One of the quickest and most consistent lessons that a fresh NFL season teaches us is that crowning champs after a single week is a quick and easy way to look a fool. Any man who places his bets based on what he witnesses in Week 1 typically ends up watching his hard-earned cash go towards paying the casino electric bill.
Alas, here we are, at the end of the NFL Week 2 set of games, and conclusions can now be made. The future Super Bowl Champions haven't revealed themselves quite yet, mind you, but some teams have already proven they aren't even up for the task of being in the conversation.
In nature, the sick and the weak tend to be the first in a herd to get picked off. So too is the reality of the NFL and its compact 16-game-regular-season. No 0-2 team has made the playoffs the past three seasons. In fact, since the NFL expanded the postseason to 12 teams in 1990, just 12 percent of the 0-2 teams have made the playoffs. And while any arrogant New Yorker can remind any moron silly enough to listen that their 2007 New York Giants recovered from an 0-2 start to bring home the greatest upset in Super Bowl history, in actuality no team without a victory at this point in the season is going to lift the Lombardi trophy.
Seriously, fans of these teams will get more enjoyment this autumn by stalking the twitter feeds of the NHLPA lawyers hoping for lock-out updates. Psychiatrists who find themselves within these cities limits would be wise to raise their hourly fees. Season ticket holders can confidently discard any "playoff ticket deposit requests" they likely received in the mail sometime in the middle of August, and begin counting the days to the 2013 NFL Draft in April. Your team will be pickin' early.
Some of the early victims are no brainers. The Oakland Raiders, Cleveland Browns and Jacksonville Jaguars never had any real shot at contention, unless you're the type that believes in Santa Claus or that Paul Ryan ran a sub three-hour marathon. There's not enough duct tape in the world to fix what's wrong with these three stooge franchises, though all three fanbases have reason for optimism in the near future... if only because they have nowhere to go but up (or in Jacksonville's case, west).
The demise of two other 0-2 teams, the Kansas City Chiefs and the Tennessee Titans, won't be remembered as tremendous shockers, but most certainly as head-scratchers. Kansas City entered the season optimistic that a season of good health would produce better results, an optimism that has now proven undeserved. Matt Cassel hasn't been horrible, per say, but it has been four seasons since they brought Tom Brady's back-up in and it's reasonable to suspect this roster is ripe for significant turnover.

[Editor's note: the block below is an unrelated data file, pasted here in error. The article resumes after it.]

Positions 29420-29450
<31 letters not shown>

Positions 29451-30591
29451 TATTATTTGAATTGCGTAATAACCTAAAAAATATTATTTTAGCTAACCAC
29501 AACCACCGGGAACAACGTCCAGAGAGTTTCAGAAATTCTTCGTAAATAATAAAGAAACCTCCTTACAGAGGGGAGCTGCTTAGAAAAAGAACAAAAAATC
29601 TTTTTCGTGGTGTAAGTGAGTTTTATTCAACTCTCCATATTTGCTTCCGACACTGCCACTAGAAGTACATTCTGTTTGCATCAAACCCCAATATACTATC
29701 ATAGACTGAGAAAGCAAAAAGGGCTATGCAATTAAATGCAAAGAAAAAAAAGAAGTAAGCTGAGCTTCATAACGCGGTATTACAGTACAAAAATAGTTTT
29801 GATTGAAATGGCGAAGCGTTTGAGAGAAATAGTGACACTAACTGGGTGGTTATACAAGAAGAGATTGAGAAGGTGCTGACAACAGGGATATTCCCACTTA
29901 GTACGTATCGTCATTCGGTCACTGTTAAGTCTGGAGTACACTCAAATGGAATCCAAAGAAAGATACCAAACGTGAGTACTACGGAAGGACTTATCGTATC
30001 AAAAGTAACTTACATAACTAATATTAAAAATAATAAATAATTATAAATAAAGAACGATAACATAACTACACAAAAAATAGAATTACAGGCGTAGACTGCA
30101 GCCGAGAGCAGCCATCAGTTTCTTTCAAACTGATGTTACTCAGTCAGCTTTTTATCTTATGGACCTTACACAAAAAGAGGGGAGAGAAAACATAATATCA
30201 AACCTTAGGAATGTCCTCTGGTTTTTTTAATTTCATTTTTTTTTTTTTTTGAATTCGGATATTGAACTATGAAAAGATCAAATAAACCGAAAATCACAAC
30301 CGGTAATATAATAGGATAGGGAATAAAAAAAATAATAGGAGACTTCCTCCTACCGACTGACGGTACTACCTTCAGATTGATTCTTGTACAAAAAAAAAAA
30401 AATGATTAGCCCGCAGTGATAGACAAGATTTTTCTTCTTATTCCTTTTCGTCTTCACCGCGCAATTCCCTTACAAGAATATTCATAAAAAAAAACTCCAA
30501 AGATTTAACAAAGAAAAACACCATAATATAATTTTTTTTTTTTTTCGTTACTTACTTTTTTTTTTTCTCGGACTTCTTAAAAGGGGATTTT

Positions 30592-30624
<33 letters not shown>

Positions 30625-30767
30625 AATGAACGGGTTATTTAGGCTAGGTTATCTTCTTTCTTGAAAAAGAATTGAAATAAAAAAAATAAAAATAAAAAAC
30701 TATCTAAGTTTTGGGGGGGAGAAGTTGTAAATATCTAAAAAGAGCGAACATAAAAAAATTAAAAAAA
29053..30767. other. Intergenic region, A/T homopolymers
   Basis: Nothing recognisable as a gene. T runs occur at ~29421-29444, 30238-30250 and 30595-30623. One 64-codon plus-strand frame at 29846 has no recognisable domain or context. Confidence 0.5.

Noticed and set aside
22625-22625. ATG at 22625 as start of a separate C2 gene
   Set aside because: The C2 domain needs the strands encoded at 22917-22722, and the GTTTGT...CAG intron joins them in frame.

The Titans, meanwhile, have been suffering from a plethora of different factors, none more inexplicable than the sudden demise of running back Chris Johnson. The former Pro Bowler has made Vince Young's fall-from-grace appear gradual. The only thing comparable in the history of sports would be when a group of cartoon aliens stole the talent of four NBA All-Stars (and Shawn Bradley) in the thrilling historical documentary Space Jam.
Worth noting: Tennessee had the unfortunate destiny of facing New England in Week One, followed by a trip to San Diego for "Junior Seau Day." With Detroit and Houston up next, the Music City Men will be lucky to enter October with a victory, and there's little reason to blame them.
New Orleans seems the only winless team with even a slither of hope, a slither based solely on pedigree and recent history. Fans of the Browns, Chiefs, Raiders, Jaguars and Titans have had little to cheer for the past handful of years, whereas the Saints have been the NFL's ultimate feel-good story. Powered by a high-flying, spread-it-around offense and an (allegedly) cash-enhanced defense, the Saints have been amongst the NFL's elite for a half-dozen seasons, which stands alone as reason enough to believe they can force themselves off the mat.
But they won't. This team is coach-less and GM-less, an equation that has resulted in them being win-less. Losing to a mediocre-at-best Washington Redskins team and a division rival only deepens the hole. Not helping matters is the reality that the Saints are the only... only... team in their entire conference without a victory. Sometimes, when it's you-against-the-world, the world ends up winning big time.
Sure, one is allowed to continue on, to root and hope and pray for some inspirational turnaround. Sports are a funny thing. The Charlotte Bobcats could make the NBA playoffs, the NHL could end the lockout, and Jim Harbaugh and Jim Schwartz could co-author a dieting book together called Getting Slim With The Jim's. Anything could happen. Just ask the Giants.
Each team has 14 games to go, so if you believe in things like "numbers" and "math," then yes, you may trick yourself into believing your two-loss team has a chance. But you'd be wrong. So please, use your Sundays for something more productive. Start training for that marathon you keep telling your bud's you're going to run. Go see one of your kid's soccer games. Re-organize your collection of LOST DVDs. And stay warm this harsh winter by repeating over and over again the greatest four words in the existence of sports fandom...
There's always next year.
Follow Eric Marmon on Twitter: www.twitter.com/DrMarmon